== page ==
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Irish theatre group's new show tries to make Stockholmers smile

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Irish theatre group's new show tries to make Stockholmers smile
12:13 CET+01:00
A budding Stockholm-based amateur theatre group with Irish roots is set to provide English-speaking theatre-goers with a tongue-in-cheek look at the perils of suspected infidelity, contributor Anita Badejo explains.

The Spuds & Sill Amateur Drama Society of Stockholm is gearing up to perform the Irish farce “Don't Tell the Wife!” by playwright Sam Cree at the Stockholm International School.

Spuds & Sill, which is part of the Swedish Irish Society in Stockholm, is a drama group that brings the “strong tradition” of amateur theatre–that is, theatre put on by actors and crew with little to no dramatic experience–from Ireland to Sweden, Founder Maura Heverin tells The Local.

Founded in the winter of 2009, the group started out rehearsing 2-3 days a week in the cellar of a Gamla Stan pub in January 2010, and put on its first production last May.

“Most [of the] people, they've never been on a stage before and they have little experience…but they have a lot of enthusiasm. And that's what you need,” Haverin says.

In addition, although the group focuses on presenting productions with an “Irish theme or connection,” Spuds & Sill is an international society, featuring members not only from Ireland, but also from Sweden, France, Finland, and the United States, Haverin explains.

The group's upcoming production, “Don't Tell the Wife!” is a “farcical comedy” by well-known Irish playwright Sam Cree, says Director Alibhe Keating.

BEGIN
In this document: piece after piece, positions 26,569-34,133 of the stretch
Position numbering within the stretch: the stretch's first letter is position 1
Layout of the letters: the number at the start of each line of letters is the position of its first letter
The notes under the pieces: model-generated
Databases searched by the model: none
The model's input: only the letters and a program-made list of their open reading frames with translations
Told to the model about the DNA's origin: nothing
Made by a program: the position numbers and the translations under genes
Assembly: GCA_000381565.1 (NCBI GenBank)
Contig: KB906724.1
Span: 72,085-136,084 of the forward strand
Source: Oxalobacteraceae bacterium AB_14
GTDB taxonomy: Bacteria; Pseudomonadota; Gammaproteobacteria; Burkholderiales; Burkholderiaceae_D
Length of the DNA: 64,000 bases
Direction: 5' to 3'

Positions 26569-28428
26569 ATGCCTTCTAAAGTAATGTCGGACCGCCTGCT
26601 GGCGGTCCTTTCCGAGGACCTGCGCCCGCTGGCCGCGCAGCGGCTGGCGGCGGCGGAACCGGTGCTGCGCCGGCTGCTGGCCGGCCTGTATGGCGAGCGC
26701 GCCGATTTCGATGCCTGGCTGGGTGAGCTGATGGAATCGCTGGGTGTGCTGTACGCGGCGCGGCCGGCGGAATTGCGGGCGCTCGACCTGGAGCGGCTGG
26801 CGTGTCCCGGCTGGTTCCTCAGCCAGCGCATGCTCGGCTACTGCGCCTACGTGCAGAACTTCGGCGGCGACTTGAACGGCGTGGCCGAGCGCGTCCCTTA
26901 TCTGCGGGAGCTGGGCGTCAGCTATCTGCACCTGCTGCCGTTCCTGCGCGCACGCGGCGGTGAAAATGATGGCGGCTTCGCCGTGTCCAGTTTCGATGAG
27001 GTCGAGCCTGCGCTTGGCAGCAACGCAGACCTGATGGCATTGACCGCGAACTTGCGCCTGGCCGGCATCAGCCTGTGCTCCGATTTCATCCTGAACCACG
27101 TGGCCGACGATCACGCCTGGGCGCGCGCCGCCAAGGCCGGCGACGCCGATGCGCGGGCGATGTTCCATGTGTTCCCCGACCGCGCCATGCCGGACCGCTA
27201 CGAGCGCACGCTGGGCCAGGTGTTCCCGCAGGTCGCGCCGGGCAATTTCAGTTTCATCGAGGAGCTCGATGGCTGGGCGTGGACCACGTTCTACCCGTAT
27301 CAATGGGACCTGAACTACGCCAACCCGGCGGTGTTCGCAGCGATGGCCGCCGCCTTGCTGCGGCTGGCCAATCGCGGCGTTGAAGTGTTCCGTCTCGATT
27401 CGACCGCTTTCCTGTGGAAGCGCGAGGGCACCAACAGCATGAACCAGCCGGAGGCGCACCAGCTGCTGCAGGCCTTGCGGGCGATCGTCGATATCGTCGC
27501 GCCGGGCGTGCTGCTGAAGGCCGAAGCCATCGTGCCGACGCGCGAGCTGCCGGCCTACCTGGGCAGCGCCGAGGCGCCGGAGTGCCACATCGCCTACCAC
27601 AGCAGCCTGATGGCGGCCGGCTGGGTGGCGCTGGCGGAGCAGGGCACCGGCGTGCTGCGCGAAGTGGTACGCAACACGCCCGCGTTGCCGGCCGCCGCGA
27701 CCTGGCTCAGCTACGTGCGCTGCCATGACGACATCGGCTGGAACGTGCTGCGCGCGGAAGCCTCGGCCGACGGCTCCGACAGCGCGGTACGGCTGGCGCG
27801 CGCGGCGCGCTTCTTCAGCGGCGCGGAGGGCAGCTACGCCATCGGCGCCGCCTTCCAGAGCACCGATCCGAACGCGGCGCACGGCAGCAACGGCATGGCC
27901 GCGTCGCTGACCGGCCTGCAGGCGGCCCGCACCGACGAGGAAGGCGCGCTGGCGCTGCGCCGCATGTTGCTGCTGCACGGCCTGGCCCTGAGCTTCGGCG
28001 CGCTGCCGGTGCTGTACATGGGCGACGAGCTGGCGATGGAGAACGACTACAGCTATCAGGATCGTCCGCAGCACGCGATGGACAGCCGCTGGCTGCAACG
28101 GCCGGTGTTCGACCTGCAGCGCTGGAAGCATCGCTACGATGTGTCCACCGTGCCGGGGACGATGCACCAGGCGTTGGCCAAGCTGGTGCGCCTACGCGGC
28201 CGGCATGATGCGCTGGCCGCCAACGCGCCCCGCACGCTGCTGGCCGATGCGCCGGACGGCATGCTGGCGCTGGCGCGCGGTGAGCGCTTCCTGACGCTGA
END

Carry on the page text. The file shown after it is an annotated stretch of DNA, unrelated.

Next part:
Set in 1960s Belfast, the play centers on a longtime married couple whose relationship is tested when a hilarious misunderstanding causes the wife to suspect her husband of cheating.

“It's very much tongue-in-cheek humour,” Keating says.

Also, though the play has an Irish setting and certain Irish elements, both Haverin and Keating note that Spuds & Sill chose to perform it because of its universal content.

“You don't have to be familiar with Irish culture, Irish history to understand the play,” Haverin says.

In addition, “It's a subject matter that translates internationally–the same issues, same problems, same things happening all over the world,” Keating explains.

According to Keating, the group hopes the play will appeal to an audience of English-speakers and expatriates in Sweden, as well as Swedes who are looking to “have an enjoyable evening of entertainment through English.”

“It's very light-hearted. So we just hope that people come along and have a laugh and enjoy themselves,” she says.

“Don't Tell the Wife!” will be performed at the Stockholm International School on the weekend of March 11-12. Doors open at 6 PM, performances begin at 7 PM. Tickets are 100kr and can be reserved on the Spuds & Sill website. They must be paid for in cash on the night of attendance. In addition, Spuds & Sill welcomes new members.

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